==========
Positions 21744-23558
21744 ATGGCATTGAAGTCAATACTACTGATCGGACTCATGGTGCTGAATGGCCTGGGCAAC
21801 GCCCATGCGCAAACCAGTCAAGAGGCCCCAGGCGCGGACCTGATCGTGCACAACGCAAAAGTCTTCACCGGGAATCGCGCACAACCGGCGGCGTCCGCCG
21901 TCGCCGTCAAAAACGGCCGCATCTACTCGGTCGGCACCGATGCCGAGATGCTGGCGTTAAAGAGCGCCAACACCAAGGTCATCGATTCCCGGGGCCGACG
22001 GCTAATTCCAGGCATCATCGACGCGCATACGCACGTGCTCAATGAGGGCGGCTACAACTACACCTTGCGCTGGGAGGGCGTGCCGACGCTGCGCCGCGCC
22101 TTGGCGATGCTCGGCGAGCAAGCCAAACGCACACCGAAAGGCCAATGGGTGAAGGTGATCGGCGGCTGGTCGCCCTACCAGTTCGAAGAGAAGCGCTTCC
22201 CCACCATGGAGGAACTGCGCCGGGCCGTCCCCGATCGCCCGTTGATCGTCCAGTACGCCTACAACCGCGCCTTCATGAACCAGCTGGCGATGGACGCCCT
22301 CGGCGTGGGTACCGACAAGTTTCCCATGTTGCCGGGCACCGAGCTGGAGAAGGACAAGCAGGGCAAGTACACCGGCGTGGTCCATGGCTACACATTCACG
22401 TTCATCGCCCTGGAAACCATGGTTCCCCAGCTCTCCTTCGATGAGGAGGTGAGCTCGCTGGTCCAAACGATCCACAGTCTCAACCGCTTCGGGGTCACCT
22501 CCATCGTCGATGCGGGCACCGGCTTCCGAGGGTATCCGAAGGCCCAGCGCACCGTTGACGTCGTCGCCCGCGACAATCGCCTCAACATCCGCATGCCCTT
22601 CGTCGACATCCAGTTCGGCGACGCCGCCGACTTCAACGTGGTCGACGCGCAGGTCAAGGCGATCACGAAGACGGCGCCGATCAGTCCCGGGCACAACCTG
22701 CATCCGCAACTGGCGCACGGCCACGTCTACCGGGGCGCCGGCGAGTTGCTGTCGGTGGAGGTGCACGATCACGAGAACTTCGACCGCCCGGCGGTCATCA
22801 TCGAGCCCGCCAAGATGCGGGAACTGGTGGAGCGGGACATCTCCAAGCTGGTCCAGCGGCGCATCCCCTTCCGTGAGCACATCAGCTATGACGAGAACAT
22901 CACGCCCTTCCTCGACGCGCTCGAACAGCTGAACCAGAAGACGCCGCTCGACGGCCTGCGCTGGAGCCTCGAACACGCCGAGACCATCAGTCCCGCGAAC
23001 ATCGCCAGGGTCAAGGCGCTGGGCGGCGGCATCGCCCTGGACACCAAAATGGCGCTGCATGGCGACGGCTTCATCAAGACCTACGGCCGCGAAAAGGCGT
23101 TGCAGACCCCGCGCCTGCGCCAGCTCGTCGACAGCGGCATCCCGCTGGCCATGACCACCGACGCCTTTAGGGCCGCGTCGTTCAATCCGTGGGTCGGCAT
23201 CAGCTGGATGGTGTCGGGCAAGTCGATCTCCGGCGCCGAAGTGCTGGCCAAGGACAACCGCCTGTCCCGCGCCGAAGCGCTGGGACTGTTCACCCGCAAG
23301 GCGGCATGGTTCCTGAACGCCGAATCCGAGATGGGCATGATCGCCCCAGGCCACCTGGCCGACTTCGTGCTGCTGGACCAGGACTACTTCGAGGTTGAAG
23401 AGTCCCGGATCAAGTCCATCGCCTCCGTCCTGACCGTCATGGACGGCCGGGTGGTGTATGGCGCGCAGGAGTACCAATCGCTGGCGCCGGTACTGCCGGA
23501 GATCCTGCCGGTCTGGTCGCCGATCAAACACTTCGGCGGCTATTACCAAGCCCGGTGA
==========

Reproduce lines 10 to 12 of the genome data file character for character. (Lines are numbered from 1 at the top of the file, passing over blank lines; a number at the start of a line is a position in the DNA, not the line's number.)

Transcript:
22501 CCATCGTCGATGCGGGCACCGGCTTCCGAGGGTATCCGAAGGCCCAGCGCACCGTTGACGTCGTCGCCCGCGACAATCGCCTCAACATCCGCATGCCCTT
22601 CGTCGACATCCAGTTCGGCGACGCCGCCGACTTCAACGTGGTCGACGCGCAGGTCAAGGCGATCACGAAGACGGCGCCGATCAGTCCCGGGCACAACCTG
22701 CATCCGCAACTGGCGCACGGCCACGTCTACCGGGGCGCCGGCGAGTTGCTGTCGGTGGAGGTGCACGATCACGAGAACTTCGACCGCCCGGCGGTCATCA